I should add that I use emigrant throughout in place of the more commonly used immigrant because I am looking at things from the point of view of the migrants, who sees themselves as emigrating from their native land rather than immigrating, which, of course, is how their hosts in this new land would naturally characterize them.
For consenting to their use in the present volume of pieces previously published in their publications, I wish to thank ABC Clio, Bramble House, the Center for Portuguese Studies and Culture at the University of Massachusetts Dartmouth, Gabinete de Emigração e Apoio ás Comunidades Açorianas, Gávea-Brown Publications, and the University Press of New England, as well as the editors of the journals Gávea-Brown, Laconics, Luso-Brazilian Review, MELUS, Portuguese Literary & Cultural Studies, Portuguese Studies Review and Sewanee Review. I am grateful, too, for permission to examine ← x | xi → and quote material now in the Sheaffer—O’Neill Collection, Shain Library, Connecticut College, New London, Connecticut, and in the Mabel Dodge Luhan Papers, Beinecke Rare Book and Manuscript Library, Yale University, New Haven, Connecticut. My gratitude to Onésimo Teotónio Almeida, who long ago encouraged me to collect my writings on Portuguese-America, and to Brenda Murphy, my wife, who cannot begin to imagine how much I owe her.
John Dos Passos’ great literary accomplishment is the trilogy of novels on early twentieth-century American life published under the single title U.S.A. Although it does not manifest itself in any appreciable or direct way in his novels and essays, knowledge of his Portuguese heritage—kept from him until his teen-age years—nagged at and embarrassed Dos Passos for many years. In Lisbon in 1919, “journalizing,” as he put it, for a week before going on to Madrid, he served up, for the delectation of a friend, an amused, condescending, and utterly revealing description of the natives and their language. It appears in Townsend Ludington’s Fourteenth Chronicle: Letters and Diaries of John Dos Passos (1973):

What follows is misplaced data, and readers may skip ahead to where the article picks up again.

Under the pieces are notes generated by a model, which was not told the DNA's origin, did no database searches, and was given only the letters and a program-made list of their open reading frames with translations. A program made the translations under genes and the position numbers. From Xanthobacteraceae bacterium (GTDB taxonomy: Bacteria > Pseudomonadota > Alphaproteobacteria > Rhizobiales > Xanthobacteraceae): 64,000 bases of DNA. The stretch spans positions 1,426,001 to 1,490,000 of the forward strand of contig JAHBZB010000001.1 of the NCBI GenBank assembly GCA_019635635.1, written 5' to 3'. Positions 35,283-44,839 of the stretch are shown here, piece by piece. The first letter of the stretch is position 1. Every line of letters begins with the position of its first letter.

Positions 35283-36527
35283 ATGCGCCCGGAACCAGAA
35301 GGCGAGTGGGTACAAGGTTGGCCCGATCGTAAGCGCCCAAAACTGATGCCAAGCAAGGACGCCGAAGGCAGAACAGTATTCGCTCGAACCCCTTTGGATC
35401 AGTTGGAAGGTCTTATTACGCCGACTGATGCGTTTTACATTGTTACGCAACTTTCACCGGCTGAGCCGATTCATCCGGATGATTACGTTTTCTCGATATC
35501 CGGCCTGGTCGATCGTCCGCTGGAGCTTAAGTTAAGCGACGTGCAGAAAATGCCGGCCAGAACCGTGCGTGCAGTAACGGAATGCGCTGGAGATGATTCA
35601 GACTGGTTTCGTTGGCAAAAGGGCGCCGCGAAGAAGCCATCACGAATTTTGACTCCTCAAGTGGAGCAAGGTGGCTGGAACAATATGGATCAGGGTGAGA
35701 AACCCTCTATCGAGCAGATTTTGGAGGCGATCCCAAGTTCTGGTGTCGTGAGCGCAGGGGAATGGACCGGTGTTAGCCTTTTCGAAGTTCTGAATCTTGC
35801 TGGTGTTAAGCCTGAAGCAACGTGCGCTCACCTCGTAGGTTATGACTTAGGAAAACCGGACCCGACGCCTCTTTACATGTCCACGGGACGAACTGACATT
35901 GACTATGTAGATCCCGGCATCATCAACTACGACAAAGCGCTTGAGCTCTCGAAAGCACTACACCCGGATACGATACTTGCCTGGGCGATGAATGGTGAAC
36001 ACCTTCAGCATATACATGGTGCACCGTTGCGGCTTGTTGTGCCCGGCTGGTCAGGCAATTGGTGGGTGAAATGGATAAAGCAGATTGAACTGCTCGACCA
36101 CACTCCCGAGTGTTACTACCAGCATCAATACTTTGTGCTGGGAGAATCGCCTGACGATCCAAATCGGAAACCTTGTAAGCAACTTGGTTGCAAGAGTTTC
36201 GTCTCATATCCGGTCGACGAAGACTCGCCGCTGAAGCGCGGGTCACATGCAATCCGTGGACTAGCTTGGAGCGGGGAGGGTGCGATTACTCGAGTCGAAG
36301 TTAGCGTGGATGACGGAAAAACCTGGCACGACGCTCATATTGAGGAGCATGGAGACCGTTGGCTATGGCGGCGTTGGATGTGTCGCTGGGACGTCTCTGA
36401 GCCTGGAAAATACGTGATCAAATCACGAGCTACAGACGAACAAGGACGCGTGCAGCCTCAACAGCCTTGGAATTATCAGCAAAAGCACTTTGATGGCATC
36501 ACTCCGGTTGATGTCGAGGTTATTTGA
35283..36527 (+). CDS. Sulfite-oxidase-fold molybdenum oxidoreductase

[H]ere I sit upon the soil of my ancestors, drinking coffee in solitary grandeur at a small white table on the Avenida da Liberdade. I have been in Lisbon a week, journalizing—The Portuguese, I find, are a good people, somewhat dirty, somewhat thievish, somewhat humble, lacking that superb haughtiness which seems to be the heritage of the Arabs to Spain, but a people full of goodness. […] Their main vice is their language, of which I disapprove entirely. It jibes in no way of my ideas of what a language should be. I utter with a feeling of pain the few sounds I have been able to master in it. They are not a pictorial people, but they have a certain charm, and express their goodness by a mild jollity. I imagine if I stayed long among them I should be taken with a sentimental fondness for them, and weep large republican tears upon ← 1 | 2 → leaving. But that shall not be. Leave for Spain tomorrow. How can you stay in a country where they call your name Dsh Pass-sh. Think of it! My honorable ancestors called themselves Dsh Passs-sh. Do you wonder that I don’t believe in God?
Interestingly, on his voyage over to Europe, he wrote a poem while he was “Off Pico,” in the Azores. Included in A Pushcart at the Curb in 1922, a collection of verse written mostly in Europe and signed from various places, this untitled poem features an epigraph in Portuguese—“Lua cheia esta noit[e]” (Full moon tonight)—but nothing else in the poem relates to Portugal or the Portuguese.
Dos Passos’ vexation over his Portuguese heritage and an assessment of U.S.A., his greatest literary achievement, are the subjects of the paragraphs that follow.
- XII, 218
- ISBN (PDF)
- ISBN (ePUB)
- ISBN (MOBI)
- ISBN (Hardcover)
- Publication date
- 2017 (May)
- New York, Bern, Berlin, Bruxelles, Frankfurt am Main, Oxford, Wien, 2017. XII, 218 pp.